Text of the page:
If you have a large table, when you scroll beyond the first screen, you will notice that the column letters A, B, C, D, etc. change to display the table headings. This ensures that you can easily identify the data you are looking at without having to resort to using the Freeze Panes command even when your worksheet is very large.
You manage the heading feature by using Table Tools > Design > Header Row. If the Header Row is enabled, the first row will be formatted differently and appear as column headings; if it's not, the regular column letters appear.
If you select the cell below a column of numbers or text in the table you can click the down-pointing arrow to the right of the AutoSum function on the Home tab's Editing area. From here you can select a calculation to apply to that column of values.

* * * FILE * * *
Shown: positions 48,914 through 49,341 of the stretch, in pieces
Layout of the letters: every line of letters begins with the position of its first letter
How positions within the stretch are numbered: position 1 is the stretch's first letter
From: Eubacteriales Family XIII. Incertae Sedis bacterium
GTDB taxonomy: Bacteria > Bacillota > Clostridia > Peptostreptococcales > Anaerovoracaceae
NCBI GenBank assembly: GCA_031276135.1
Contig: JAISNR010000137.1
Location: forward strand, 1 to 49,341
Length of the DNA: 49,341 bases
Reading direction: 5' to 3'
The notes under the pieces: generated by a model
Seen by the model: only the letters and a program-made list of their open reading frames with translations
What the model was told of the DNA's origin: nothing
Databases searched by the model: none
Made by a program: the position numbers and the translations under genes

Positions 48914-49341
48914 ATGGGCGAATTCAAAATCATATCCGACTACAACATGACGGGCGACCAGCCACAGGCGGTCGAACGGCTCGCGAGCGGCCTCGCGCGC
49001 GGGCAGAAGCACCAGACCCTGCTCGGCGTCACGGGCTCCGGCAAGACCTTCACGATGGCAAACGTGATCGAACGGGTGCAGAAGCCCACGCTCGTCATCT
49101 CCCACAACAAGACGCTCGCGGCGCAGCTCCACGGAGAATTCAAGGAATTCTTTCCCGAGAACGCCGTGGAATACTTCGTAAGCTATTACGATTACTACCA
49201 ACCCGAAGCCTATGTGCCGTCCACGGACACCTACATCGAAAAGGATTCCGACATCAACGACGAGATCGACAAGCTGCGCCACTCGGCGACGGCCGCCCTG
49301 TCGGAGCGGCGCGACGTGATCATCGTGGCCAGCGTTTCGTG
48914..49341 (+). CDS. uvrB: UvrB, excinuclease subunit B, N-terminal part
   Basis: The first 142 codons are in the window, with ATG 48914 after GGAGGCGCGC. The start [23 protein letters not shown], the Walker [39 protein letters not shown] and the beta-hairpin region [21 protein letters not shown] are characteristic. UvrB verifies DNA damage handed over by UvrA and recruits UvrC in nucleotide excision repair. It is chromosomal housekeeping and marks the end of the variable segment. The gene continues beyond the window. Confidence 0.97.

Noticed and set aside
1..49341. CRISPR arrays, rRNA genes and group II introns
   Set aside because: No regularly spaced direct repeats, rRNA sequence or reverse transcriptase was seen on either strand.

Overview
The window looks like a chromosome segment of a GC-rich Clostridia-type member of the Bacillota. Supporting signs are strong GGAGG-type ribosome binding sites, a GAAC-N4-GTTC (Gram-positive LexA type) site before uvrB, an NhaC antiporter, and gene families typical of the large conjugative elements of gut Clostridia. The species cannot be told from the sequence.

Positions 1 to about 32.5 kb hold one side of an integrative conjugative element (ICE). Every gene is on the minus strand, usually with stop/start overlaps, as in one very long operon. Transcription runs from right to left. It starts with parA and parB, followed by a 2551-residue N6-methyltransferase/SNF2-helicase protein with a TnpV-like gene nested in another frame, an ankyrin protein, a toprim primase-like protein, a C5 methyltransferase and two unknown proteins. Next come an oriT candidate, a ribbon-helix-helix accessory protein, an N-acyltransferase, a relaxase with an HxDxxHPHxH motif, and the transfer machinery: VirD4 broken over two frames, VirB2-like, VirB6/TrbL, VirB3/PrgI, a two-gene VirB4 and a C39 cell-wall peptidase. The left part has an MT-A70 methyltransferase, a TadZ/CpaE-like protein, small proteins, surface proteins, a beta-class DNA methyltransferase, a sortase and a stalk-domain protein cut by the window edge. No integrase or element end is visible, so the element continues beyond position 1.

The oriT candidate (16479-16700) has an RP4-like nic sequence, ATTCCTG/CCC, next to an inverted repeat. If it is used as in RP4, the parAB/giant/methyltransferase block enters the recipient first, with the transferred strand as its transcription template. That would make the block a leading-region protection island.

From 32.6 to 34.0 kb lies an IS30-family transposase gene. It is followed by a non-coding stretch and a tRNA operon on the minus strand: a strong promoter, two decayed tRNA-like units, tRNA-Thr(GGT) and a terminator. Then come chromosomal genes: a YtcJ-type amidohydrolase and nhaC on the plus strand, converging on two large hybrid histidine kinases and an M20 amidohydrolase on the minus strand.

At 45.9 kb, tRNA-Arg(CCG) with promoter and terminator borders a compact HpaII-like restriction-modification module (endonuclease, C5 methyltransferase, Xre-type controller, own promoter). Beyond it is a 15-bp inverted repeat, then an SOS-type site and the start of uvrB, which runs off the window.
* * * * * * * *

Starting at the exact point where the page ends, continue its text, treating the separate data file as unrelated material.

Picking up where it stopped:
When you do, the calculation works as a Subtotal function so it adjusts to show the result for all visible cells and not all cells in the table column.
In Excel 2007 you have more attractive table formats than you'll be used to using in Excel 2003, but apart from these the lists function very much the same in Excel 2007 as in Excel 2003.
Whether you're working with Lists in Excel 2003 or Tables in Excel 2007, you will find the tools that Excel provides for managing data in a table-like format make Excel a viable alternative to using a database application.
This article was first published on WinPlanet.